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Kumasi Shoe Factory hopes to capture market in Ghana, Africa

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The Kumasi Shoe Factory (DIHOC Footwear Division Limited) has taken craftsmanship a notch higher with the mass production of fashionable shoes to capture Ghana and Africa’s shoe market.

Over the years, the shoe factory has been producing safety and security boots and shoes for the country’s security services and recently expanded its production to cover specifications and designs suitable for Ghana’s shoe market.

The Kumasi Shoe Factory, also known as DIHOC Footwear Division, is a joint venture between a Czech Republic-based company, Knights a.s., acting through its subsidiary, Knight Ghana Limited and DIHOC Holding Company, owned by the Ghana Armed Forces (GAF).

The total capacity of the factory is about 700,000 pairs of assorted boots and shoes with a current production capacity of 100,000 pairs annually, hence the introduction of fashionable shoes to scale up production.

The new designs were showcased at the company’s first showroom in Accra, Burma Camp after mass production started in 2018.

The Vice President, Mr Mahamudu Bawumia, in the company of the Madam Akosua Frema Osei-Opare, Chief of Staff, last week, inspected and inaugurated the Defence Industries Holding Company Limited (DIHOC) and cut sod for various projects under the holding of the Company.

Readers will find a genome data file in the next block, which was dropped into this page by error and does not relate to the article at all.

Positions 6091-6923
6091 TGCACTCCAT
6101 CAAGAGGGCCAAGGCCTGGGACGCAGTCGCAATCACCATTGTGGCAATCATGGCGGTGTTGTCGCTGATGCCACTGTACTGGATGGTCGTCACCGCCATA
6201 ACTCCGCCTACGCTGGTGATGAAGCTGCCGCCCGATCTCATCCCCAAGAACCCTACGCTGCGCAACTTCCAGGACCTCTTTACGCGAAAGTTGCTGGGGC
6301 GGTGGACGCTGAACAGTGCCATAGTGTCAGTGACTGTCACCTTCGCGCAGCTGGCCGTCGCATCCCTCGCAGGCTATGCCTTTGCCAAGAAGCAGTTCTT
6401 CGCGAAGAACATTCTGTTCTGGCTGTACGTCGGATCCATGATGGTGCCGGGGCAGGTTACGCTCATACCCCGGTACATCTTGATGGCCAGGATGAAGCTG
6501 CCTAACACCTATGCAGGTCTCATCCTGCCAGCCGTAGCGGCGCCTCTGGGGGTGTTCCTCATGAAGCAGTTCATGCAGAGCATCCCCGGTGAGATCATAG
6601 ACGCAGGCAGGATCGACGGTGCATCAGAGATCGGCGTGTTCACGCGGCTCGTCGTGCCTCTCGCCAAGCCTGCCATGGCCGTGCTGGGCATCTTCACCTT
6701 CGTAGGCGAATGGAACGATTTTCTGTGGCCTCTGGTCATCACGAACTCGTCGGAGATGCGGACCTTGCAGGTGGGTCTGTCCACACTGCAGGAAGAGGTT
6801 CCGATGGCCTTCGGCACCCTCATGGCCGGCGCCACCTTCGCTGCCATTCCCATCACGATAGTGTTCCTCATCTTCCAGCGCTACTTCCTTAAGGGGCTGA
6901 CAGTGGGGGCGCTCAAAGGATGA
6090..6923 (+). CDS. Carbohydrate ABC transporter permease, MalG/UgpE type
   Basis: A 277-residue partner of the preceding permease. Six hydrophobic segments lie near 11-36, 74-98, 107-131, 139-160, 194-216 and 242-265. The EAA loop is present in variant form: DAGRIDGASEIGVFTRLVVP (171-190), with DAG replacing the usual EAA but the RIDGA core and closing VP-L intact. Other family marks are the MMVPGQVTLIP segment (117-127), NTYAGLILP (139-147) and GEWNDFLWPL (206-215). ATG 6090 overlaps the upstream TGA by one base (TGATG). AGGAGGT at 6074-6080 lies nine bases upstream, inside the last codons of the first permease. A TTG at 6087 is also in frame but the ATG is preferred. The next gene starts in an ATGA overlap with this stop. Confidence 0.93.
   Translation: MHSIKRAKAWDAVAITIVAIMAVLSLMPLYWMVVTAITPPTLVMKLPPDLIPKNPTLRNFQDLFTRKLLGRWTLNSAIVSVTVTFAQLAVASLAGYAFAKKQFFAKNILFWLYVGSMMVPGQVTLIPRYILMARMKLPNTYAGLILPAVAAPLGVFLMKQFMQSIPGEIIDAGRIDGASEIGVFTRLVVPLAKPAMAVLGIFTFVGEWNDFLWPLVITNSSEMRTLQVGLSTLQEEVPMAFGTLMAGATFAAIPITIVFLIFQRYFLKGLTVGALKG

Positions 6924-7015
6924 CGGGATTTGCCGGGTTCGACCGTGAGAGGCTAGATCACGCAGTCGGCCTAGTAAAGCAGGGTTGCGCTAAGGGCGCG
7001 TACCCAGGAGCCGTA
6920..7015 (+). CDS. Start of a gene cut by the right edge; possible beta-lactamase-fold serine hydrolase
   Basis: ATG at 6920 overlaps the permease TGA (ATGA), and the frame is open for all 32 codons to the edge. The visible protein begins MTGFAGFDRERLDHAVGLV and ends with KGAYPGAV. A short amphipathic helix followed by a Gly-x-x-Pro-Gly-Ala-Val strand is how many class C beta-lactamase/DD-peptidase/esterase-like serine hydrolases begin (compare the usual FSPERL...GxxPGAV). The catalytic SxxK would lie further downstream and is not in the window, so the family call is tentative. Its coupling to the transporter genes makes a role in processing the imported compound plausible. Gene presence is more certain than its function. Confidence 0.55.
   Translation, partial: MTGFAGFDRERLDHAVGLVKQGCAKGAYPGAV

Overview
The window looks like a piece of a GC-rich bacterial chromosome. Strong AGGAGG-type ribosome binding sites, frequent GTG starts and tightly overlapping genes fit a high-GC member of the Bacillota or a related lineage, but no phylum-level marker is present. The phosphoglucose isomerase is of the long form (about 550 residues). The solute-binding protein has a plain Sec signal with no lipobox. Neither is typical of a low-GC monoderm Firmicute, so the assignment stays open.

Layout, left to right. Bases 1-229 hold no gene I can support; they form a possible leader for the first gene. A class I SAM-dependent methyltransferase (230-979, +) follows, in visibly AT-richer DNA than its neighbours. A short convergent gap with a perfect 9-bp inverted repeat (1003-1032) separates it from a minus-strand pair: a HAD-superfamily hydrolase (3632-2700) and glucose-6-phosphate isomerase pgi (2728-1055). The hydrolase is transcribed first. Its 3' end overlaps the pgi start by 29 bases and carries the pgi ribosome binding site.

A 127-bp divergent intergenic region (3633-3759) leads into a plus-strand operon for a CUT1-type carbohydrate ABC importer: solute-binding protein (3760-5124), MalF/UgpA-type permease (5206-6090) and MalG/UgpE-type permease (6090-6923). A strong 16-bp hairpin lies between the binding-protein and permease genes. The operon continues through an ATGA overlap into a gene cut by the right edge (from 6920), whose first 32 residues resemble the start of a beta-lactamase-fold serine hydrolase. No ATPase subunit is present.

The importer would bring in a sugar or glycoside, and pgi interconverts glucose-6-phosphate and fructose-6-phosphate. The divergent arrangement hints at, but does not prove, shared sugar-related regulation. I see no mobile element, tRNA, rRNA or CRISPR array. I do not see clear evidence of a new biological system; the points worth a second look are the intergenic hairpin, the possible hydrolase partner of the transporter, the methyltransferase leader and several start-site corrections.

He said such state and private sector collaboration was crucial in Ghana’s quest to enhance its economy.

Dr Karl Laryea, Chief Executive Officer of DIHOC Footwear Division Limited, said as part of efforts to revive the Kumasi Shoe Factory, the Company started the production of shoes and safety boots for the Ghana Armed Forces and other security agencies from November 2012.

“This time round, we’re trying to open our market to all Ghanaians with the production of fashionable shoes,” he said, and explained that the essence was to target women with the production of lady’s wear and shoes for diabetic patients to be launched in 2023.

The CEO said the Company was faced with some production difficulties as some of the rubber manufactured in Takoradi was bought from Europe because it was owned by a foreign company that shipped all its rubber to Europe.

He said plans were afoot to revive the “Achimota Sandals Policy” started by Dr Kwame Nkrumah in the 1960s where the Kumasi Shoe Factory produced sandals for school children, adding that there was a similar arrangement by the previous government to about 250,000 pairs yearly for deprived schools.

Reviving such an initiative, he said, would enable the Company to employ more workers to meet the increasing demands.

He said because leathers for production were not produced in Ghana but brought from India and sometimes Argentina, it would be prudent if the Government gave it some tax reliefs for a period of five years to enable them to produce the shoes at affordable prices for school children and the populace.

“If possible, we are also asking the Government to give us some Offtake Agreement for five years to enable us to produce for most of the security agencies. This will also help us bring our workforce to about 800,” he said.

Dr Laryea said when the factory started in the 1960s, Ghana’s population was about six million with a workforce of 1,800 then, so with a population of 31 million currently, a workforce of 10,000 would be needed to produce at full scale.

He said there was the need for the Government to protect the indigenous companies in its economic transformation agenda, and that there were plans to expand its production and penetrate the African market through the African Continental Free Trade Area (AfCFTA).

Source: GNA

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